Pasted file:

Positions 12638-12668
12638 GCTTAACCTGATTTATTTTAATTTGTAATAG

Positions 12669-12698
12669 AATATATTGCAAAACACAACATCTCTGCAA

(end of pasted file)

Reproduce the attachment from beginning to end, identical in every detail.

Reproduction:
Positions 12638-12668
12638 GCTTAACCTGATTTATTTTAATTTGTAATAG

Positions 12669-12698
12669 AATATATTGCAAAACACAACATCTCTGCAA